PHOENIX -- After days of speculation that the team was ready to move on from Philip Rivers, the San Diego Chargers finally went on the offensive, with general manager Tom Telesco putting to rest rumors that the 33-year-old quarterback was on the trading block.
Telesco's unwillingness to part ways with Rivers, who's heading into the final year of his deal, is about common sense. The Chargers know they can win with Rivers and have no potential replacement that can perform at his level currently on their roster, through the draft, a trade or free agency.
Telesco and Chargers coach Mike McCoy are in Year 3 of building San Diego into a sustainable playoff contender. The two believe with the way the roster is currently constructed that the Chargers can compete with the Denver Broncos for an AFC West crown and ultimately make a Super Bowl run.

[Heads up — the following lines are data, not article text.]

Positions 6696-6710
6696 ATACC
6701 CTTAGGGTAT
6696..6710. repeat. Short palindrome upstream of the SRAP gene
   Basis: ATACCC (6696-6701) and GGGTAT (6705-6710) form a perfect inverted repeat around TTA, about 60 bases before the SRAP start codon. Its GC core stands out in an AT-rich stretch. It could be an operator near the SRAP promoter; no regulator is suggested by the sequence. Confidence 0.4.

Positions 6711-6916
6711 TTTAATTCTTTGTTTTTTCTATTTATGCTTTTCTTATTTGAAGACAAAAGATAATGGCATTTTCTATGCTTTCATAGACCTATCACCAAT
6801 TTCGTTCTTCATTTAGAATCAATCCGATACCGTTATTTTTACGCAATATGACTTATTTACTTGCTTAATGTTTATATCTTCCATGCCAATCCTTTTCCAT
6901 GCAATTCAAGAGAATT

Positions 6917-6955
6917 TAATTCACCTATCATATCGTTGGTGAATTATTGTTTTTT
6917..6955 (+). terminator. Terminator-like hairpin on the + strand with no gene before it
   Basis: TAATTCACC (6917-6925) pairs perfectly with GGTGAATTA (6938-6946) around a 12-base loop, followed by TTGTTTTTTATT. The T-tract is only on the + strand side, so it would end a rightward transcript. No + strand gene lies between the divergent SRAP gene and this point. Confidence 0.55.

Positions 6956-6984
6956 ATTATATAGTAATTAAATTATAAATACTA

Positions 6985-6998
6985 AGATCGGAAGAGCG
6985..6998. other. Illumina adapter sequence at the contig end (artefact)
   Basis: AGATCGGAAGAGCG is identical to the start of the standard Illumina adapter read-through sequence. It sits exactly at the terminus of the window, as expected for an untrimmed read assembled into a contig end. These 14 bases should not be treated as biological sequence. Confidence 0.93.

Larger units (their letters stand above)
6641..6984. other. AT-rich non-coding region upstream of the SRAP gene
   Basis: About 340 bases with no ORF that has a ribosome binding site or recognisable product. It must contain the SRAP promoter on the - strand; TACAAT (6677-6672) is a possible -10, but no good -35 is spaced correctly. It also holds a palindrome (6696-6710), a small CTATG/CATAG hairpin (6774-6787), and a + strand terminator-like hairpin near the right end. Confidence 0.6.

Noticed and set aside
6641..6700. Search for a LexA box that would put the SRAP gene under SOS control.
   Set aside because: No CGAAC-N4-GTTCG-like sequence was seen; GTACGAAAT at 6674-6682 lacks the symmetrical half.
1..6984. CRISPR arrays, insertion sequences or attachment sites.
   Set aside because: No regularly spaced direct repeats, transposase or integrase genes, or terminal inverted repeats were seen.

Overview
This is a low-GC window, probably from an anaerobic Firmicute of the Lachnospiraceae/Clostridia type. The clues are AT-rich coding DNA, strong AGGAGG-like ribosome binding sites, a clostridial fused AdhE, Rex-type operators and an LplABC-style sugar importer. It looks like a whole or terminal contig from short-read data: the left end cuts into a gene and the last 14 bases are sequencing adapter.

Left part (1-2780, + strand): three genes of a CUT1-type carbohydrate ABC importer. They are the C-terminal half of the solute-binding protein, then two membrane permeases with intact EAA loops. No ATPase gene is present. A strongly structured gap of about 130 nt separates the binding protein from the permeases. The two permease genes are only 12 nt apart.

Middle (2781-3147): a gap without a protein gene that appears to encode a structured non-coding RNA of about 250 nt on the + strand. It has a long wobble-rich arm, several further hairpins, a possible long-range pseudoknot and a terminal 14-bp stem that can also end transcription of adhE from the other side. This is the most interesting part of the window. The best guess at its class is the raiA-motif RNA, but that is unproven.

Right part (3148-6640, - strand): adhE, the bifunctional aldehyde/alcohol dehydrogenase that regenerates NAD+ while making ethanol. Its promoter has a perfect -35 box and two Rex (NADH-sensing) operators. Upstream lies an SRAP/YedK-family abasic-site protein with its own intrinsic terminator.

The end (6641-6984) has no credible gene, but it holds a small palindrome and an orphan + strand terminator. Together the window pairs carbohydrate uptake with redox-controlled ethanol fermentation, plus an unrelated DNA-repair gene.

But those goals go out the window by trading Rivers for a handful of draft picks with a team like the Tennessee Titans in order to move up to No. 2 overall and select a developmental quarterback such as Marcus Mariota.
While talented, Mariota is likely a few years away from leading an NFL team to the playoffs. And he's not a fit for what San Diego likes to do scheme-wise, based on how offensive coordinator Frank Reich has designed the offense.
Yes, we can connect the dots with the Titans. Former San Diego offensive coordinator Ken Whisenhunt is there, along with Rivers' good buddy Charlie Whitehurst, who serves as a backup quarterback for the Titans.
Living in Nashville, a little more than 100 miles from Rivers' hometown of Decatur, Alabama, would give the NC State product the stability he seeks for his wife Tiffany and seven children.
But the Chargers are not giving up on Rivers because he means too much to the success of their franchise. He's durable, sets the tone in the building and is one of a handful of quarterbacks in the NFL who gives you a chance to win the game in the fourth quarter with the ball in his hands.